Again with the focus being on the projected visual backdrop, it functioned to further amplify the mood of the sacral and the damned, based around various moving images of religious decay and sorrowful mourning. For me personally Raison D’être’s was the most moving of the entire festival, where the pairing of tracks Inner Depths of Sadness (from the Within The Depths Of Silence And Phormations album), and Reflecting In Shadows (from the In Sadness, Silence And Solitude album) hit home hard to just how important the music of Raison D’être has been to me over the years (as an example of this, I was so taken In Sadness, Silence And Solitude when first hearing it in 1997 that it spurred to immediately write my first music review, which in turn led to me creating Spectrum Magazine shortly after).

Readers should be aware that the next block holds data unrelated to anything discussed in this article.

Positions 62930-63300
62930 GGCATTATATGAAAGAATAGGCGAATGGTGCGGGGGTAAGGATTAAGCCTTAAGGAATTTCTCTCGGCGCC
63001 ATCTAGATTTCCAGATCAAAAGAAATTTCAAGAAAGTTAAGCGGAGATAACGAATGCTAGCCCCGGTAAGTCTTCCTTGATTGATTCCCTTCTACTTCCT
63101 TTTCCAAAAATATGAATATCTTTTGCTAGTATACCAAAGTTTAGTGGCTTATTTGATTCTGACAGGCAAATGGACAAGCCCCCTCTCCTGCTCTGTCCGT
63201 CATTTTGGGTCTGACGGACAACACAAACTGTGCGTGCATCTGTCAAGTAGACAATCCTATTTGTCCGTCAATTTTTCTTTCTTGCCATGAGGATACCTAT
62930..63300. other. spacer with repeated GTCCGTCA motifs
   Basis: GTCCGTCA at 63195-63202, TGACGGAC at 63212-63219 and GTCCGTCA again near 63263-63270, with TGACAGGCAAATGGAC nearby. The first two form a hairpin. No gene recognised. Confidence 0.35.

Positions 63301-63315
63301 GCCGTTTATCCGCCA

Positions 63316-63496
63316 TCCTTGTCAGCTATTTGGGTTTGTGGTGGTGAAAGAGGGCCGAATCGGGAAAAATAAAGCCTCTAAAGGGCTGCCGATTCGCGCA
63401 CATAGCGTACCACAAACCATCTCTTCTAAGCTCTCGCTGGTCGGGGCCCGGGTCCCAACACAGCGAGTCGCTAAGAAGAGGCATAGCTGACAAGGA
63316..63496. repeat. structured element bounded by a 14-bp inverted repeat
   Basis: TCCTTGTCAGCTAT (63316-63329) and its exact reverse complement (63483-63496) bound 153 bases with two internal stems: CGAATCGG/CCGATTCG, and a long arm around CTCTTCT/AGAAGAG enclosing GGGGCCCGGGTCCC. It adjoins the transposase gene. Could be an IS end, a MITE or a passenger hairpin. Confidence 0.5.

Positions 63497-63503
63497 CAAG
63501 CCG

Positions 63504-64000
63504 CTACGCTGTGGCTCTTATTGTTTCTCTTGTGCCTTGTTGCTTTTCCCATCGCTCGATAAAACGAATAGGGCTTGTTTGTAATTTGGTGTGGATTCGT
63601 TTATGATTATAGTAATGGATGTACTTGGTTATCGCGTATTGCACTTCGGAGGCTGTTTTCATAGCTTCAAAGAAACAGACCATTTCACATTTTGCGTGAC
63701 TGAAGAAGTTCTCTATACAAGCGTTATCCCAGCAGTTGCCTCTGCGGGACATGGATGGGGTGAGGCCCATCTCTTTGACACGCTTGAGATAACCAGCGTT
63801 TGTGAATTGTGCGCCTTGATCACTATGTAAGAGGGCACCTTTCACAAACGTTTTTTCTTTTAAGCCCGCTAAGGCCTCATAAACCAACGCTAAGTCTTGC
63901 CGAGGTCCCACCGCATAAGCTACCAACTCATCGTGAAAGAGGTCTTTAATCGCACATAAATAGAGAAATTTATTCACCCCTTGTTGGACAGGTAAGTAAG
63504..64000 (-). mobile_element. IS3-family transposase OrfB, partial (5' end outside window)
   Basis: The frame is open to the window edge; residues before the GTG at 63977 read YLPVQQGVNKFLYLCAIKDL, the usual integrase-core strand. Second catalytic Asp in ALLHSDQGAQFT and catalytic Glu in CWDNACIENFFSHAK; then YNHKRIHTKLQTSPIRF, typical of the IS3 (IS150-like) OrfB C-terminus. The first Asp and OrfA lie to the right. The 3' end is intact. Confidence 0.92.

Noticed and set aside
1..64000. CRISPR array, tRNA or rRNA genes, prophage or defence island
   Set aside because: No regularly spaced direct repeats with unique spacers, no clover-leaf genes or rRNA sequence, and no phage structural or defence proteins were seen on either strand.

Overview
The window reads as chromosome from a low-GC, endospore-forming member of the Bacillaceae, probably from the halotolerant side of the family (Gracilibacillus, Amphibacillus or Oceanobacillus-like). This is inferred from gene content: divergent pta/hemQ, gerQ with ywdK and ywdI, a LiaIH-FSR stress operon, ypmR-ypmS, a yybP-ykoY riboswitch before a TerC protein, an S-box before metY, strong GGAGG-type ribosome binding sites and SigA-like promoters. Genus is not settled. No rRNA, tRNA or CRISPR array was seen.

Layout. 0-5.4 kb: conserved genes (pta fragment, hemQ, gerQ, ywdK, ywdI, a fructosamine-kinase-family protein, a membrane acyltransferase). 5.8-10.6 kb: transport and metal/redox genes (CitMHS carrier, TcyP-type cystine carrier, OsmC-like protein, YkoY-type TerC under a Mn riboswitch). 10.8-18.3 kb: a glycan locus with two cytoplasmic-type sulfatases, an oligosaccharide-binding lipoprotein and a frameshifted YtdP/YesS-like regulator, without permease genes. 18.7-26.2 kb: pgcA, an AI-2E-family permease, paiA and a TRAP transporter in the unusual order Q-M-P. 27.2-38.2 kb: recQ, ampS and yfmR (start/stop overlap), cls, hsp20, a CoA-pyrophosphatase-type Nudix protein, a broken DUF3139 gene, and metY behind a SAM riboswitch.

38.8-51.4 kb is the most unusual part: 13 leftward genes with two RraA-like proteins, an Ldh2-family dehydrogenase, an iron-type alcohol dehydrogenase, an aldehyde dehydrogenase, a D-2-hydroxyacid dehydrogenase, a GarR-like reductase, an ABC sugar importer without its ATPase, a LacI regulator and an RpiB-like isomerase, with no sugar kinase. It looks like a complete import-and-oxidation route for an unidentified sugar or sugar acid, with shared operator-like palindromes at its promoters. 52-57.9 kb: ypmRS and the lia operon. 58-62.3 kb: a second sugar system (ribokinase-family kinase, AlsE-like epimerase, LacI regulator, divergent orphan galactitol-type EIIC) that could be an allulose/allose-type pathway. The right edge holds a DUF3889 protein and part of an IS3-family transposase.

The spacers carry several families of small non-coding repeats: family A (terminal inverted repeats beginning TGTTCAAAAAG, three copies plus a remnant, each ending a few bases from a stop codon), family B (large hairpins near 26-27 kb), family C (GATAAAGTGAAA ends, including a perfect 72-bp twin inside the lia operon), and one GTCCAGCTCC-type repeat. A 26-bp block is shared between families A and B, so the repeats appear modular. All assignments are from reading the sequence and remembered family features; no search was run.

In being far beyond a ‘mere’ dark ambient set, the volume absolutely elevated the impact and presence of the set to the next level and was one of my personal standouts of the entire festival.

Photo: Derek Rush

Additional photos located: here


Next to grace the stage was Jouni Havukainen’s In Slaughter Natives and having previously seen the group in Dresden in 2015 when the set was plagued by sound issues, thankfully there was no repeat of that here. As such the booming satanic industrial/ neo-classical hymns sounded simply massive though the sound system, while a suitable atmosphere was generated by the stage being bathed in dim light and set to disturbing backing images of implied damnation.